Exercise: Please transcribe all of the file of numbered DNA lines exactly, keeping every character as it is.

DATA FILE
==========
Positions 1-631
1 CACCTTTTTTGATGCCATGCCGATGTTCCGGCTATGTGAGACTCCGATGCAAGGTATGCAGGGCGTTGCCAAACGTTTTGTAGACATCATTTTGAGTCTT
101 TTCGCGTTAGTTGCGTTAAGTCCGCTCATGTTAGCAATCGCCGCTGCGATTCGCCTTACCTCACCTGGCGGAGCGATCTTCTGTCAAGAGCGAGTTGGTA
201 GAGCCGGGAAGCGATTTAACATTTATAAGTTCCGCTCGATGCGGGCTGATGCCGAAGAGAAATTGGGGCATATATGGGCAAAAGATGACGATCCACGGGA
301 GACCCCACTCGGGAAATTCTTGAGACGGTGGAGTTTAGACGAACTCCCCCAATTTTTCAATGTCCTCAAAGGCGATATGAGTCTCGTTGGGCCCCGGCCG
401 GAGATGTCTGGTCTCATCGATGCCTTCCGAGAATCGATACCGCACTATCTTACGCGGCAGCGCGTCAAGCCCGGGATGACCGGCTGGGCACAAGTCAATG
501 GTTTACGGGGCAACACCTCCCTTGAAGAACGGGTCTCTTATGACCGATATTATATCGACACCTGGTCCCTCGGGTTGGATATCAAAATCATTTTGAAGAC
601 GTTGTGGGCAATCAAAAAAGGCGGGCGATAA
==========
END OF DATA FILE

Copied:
Positions 1-631
1 CACCTTTTTTGATGCCATGCCGATGTTCCGGCTATGTGAGACTCCGATGCAAGGTATGCAGGGCGTTGCCAAACGTTTTGTAGACATCATTTTGAGTCTT
101 TTCGCGTTAGTTGCGTTAAGTCCGCTCATGTTAGCAATCGCCGCTGCGATTCGCCTTACCTCACCTGGCGGAGCGATCTTCTGTCAAGAGCGAGTTGGTA
201 GAGCCGGGAAGCGATTTAACATTTATAAGTTCCGCTCGATGCGGGCTGATGCCGAAGAGAAATTGGGGCATATATGGGCAAAAGATGACGATCCACGGGA
301 GACCCCACTCGGGAAATTCTTGAGACGGTGGAGTTTAGACGAACTCCCCCAATTTTTCAATGTCCTCAAAGGCGATATGAGTCTCGTTGGGCCCCGGCCG
401 GAGATGTCTGGTCTCATCGATGCCTTCCGAGAATCGATACCGCACTATCTTACGCGGCAGCGCGTCAAGCCCGGGATGACCGGCTGGGCACAAGTCAATG
501 GTTTACGGGGCAACACCTCCCTTGAAGAACGGGTCTCTTATGACCGATATTATATCGACACCTGGTCCCTCGGGTTGGATATCAAAATCATTTTGAAGAC
601 GTTGTGGGCAATCAAAAAAGGCGGGCGATAA